6. I really wish there was some way to get that photo of the Friendship 7 launch as a poster. And the one of John Glenn looking out the simulated capsule window at the stars.

  7. Very nice.
    Sorry to nitpick, but you wrote several times that the title is Too the Moon, which is, of course, an error.
    Also, North Carolina is missing a final “a”.

  8. When I was a kid I used to want to be an astronaut. The dream was never realized, but I love to write scifi stories which is just as cool. The idea of man in space, of one day meeting races similar to the ones we created….I just can’t put into words.

  9. Hi Kie,
    This is Pat from Melbourne band The Raffaellas,
    We really liked your scan of the wives in the sunglasses watching the Gemini lift off,
    we were thinking of using it as an album cover for an digital single we are about to release,
    would you be happy if we used your scan? and is there an active copyright on the image itself?
    Would appreciate any help, feel free to email us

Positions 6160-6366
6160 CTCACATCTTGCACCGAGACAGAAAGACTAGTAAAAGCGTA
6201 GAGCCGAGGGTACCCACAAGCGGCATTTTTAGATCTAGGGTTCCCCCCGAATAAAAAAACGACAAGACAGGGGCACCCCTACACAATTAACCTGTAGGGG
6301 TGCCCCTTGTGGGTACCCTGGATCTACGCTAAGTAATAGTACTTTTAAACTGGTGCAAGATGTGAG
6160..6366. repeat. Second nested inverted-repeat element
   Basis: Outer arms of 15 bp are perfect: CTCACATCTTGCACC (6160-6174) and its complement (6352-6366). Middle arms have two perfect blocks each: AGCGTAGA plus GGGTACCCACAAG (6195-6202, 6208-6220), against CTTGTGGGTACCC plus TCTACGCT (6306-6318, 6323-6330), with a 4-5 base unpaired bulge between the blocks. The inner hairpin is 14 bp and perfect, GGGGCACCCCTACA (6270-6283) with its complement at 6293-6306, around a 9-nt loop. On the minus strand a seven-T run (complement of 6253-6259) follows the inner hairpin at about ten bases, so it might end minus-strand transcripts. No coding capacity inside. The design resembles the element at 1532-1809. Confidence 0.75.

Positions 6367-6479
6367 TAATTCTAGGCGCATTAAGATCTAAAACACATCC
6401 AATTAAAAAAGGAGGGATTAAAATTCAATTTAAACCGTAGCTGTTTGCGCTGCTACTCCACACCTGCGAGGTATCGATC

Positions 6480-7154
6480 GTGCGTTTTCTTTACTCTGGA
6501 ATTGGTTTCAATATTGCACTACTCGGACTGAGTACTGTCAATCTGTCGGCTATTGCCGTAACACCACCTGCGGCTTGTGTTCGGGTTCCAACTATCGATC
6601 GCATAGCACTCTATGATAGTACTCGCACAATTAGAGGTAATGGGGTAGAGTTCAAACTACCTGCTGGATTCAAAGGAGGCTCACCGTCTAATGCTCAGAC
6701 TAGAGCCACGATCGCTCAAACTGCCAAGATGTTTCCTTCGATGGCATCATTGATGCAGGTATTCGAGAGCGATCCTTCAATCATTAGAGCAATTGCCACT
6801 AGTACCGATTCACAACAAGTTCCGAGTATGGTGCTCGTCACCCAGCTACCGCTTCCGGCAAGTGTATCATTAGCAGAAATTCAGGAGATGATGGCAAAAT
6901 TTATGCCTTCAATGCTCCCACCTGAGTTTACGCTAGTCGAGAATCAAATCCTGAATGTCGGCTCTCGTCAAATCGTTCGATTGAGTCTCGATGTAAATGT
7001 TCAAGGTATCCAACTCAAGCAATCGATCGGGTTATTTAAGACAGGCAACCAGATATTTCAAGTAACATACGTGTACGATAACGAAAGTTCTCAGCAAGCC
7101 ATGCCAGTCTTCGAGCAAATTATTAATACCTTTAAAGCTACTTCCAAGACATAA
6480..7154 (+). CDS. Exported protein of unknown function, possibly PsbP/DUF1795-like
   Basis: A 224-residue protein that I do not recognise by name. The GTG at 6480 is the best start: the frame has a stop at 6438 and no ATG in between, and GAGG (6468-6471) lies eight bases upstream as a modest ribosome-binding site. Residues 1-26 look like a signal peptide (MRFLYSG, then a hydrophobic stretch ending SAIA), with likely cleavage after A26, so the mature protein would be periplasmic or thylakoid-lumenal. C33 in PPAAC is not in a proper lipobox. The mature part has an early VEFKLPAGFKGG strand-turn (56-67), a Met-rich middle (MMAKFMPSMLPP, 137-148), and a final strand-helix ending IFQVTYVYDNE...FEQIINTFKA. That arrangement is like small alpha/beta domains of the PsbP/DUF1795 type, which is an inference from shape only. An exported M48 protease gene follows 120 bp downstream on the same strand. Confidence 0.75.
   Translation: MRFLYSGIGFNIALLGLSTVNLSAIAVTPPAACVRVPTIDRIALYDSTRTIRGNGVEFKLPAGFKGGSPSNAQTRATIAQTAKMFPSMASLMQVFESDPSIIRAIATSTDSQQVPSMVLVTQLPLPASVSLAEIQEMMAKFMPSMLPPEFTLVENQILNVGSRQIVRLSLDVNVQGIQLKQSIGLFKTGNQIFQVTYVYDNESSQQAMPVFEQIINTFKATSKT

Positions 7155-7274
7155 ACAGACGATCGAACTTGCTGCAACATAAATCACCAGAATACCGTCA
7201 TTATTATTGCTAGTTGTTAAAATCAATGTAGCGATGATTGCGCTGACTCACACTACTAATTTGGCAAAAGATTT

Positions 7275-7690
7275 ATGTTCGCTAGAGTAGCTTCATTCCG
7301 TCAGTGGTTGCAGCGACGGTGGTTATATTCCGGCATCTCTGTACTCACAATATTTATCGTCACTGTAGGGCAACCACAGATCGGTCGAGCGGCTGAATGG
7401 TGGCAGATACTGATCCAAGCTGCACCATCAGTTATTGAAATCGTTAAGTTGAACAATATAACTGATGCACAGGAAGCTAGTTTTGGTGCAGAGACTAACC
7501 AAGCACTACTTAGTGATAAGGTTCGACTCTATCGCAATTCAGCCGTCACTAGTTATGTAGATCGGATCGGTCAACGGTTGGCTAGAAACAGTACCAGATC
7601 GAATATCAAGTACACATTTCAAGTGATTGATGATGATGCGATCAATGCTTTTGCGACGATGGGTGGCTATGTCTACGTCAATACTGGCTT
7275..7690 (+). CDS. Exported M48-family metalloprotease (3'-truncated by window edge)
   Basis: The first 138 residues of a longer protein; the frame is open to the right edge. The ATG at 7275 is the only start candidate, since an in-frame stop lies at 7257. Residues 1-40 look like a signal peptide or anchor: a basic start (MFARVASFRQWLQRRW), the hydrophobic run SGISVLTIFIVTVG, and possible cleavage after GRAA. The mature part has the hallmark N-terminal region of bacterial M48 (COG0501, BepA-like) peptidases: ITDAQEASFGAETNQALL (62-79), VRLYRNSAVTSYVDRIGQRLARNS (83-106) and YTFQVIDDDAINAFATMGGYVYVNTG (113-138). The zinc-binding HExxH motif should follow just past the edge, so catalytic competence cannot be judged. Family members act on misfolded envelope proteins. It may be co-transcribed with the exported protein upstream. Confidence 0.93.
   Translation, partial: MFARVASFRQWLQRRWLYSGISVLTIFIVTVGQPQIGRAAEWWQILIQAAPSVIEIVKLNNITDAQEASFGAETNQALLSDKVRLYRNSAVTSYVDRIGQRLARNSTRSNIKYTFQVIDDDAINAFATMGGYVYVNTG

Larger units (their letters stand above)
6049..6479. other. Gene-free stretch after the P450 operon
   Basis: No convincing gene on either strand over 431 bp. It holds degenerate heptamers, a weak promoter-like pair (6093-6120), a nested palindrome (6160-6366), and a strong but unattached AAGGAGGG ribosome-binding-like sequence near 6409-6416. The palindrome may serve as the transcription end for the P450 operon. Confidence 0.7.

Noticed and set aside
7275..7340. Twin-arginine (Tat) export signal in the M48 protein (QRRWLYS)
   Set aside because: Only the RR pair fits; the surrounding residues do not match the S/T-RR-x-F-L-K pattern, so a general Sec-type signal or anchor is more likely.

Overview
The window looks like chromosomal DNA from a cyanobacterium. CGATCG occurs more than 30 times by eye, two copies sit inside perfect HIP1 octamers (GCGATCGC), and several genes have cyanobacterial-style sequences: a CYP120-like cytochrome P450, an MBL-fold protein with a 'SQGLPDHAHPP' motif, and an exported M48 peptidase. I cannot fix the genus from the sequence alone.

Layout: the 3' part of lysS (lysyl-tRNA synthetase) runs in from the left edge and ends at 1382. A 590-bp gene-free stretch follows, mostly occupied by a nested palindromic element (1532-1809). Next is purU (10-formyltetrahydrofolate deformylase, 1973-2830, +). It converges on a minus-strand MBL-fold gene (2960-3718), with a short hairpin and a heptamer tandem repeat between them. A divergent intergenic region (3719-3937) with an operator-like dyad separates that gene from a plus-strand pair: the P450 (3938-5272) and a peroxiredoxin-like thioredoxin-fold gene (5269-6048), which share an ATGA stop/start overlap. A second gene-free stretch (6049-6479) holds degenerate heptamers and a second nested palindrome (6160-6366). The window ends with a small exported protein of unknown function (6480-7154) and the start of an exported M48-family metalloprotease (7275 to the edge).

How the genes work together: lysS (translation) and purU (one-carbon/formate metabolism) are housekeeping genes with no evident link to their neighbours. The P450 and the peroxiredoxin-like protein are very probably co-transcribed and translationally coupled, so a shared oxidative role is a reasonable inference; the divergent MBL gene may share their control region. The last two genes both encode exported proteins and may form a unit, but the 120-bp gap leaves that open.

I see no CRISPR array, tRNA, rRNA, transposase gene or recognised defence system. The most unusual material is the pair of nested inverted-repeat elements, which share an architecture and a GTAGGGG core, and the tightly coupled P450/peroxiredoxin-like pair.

10. I happen to have one too.
    I’m still not sure of the market value but I know the historical value is priceless.

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  13. My Dad had this collection! I was enthralled for hours looking at the book as a kid. After he passed, recently, I tried to find it in his house but it seems to be lost over the years, which is such a disappointment. I’d love to find a copy of this again, but these pictures brought back such great memories!

  14. thanks for the comment Scott, and sorry to hear about your dad… Have you tried Amazon ? or Ebay ? I know quite a few people who have copies… Kieran